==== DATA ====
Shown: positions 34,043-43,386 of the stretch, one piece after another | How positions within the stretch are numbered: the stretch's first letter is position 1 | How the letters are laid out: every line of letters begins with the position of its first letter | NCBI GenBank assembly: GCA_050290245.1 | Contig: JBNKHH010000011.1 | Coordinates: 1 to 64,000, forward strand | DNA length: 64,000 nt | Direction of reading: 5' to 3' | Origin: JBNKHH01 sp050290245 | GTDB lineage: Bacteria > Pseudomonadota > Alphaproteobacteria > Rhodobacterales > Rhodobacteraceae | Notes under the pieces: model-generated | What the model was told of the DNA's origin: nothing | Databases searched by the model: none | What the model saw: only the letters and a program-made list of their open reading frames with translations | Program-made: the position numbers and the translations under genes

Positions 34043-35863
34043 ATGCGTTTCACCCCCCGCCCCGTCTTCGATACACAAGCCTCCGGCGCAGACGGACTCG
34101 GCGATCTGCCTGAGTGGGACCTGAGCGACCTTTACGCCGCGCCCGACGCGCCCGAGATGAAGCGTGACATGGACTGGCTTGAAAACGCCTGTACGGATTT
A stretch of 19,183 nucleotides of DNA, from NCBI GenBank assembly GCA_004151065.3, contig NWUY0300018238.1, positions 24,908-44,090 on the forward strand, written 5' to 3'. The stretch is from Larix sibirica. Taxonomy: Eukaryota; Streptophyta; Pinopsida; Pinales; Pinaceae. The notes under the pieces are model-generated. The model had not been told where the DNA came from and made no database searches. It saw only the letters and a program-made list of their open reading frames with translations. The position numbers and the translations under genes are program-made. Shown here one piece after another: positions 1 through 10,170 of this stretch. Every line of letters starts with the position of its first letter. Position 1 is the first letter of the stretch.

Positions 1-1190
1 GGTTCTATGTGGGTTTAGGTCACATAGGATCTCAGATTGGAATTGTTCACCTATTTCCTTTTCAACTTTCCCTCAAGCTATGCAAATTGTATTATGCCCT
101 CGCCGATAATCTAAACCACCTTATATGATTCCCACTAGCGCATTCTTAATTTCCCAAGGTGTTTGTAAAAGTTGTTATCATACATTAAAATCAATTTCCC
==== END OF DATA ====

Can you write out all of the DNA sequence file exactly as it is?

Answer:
Shown: positions 34,043-43,386 of the stretch, one piece after another | How positions within the stretch are numbered: the stretch's first letter is position 1 | How the letters are laid out: every line of letters begins with the position of its first letter | NCBI GenBank assembly: GCA_050290245.1 | Contig: JBNKHH010000011.1 | Coordinates: 1 to 64,000, forward strand | DNA length: 64,000 nt | Direction of reading: 5' to 3' | Origin: JBNKHH01 sp050290245 | GTDB lineage: Bacteria > Pseudomonadota > Alphaproteobacteria > Rhodobacterales > Rhodobacteraceae | Notes under the pieces: model-generated | What the model was told of the DNA's origin: nothing | Databases searched by the model: none | What the model saw: only the letters and a program-made list of their open reading frames with translations | Program-made: the position numbers and the translations under genes

Positions 34043-35863
34043 ATGCGTTTCACCCCCCGCCCCGTCTTCGATACACAAGCCTCCGGCGCAGACGGACTCG
34101 GCGATCTGCCTGAGTGGGACCTGAGCGACCTTTACGCCGCGCCCGACGCGCCCGAGATGAAGCGTGACATGGACTGGCTTGAAAACGCCTGTACGGATTT
A stretch of 19,183 nucleotides of DNA, from NCBI GenBank assembly GCA_004151065.3, contig NWUY0300018238.1, positions 24,908-44,090 on the forward strand, written 5' to 3'. The stretch is from Larix sibirica. Taxonomy: Eukaryota; Streptophyta; Pinopsida; Pinales; Pinaceae. The notes under the pieces are model-generated. The model had not been told where the DNA came from and made no database searches. It saw only the letters and a program-made list of their open reading frames with translations. The position numbers and the translations under genes are program-made. Shown here one piece after another: positions 1 through 10,170 of this stretch. Every line of letters starts with the position of its first letter. Position 1 is the first letter of the stretch.

Positions 1-1190
1 GGTTCTATGTGGGTTTAGGTCACATAGGATCTCAGATTGGAATTGTTCACCTATTTCCTTTTCAACTTTCCCTCAAGCTATGCAAATTGTATTATGCCCT
101 CGCCGATAATCTAAACCACCTTATATGATTCCCACTAGCGCATTCTTAATTTCCCAAGGTGTTTGTAAAAGTTGTTATCATACATTAAAATCAATTTCCC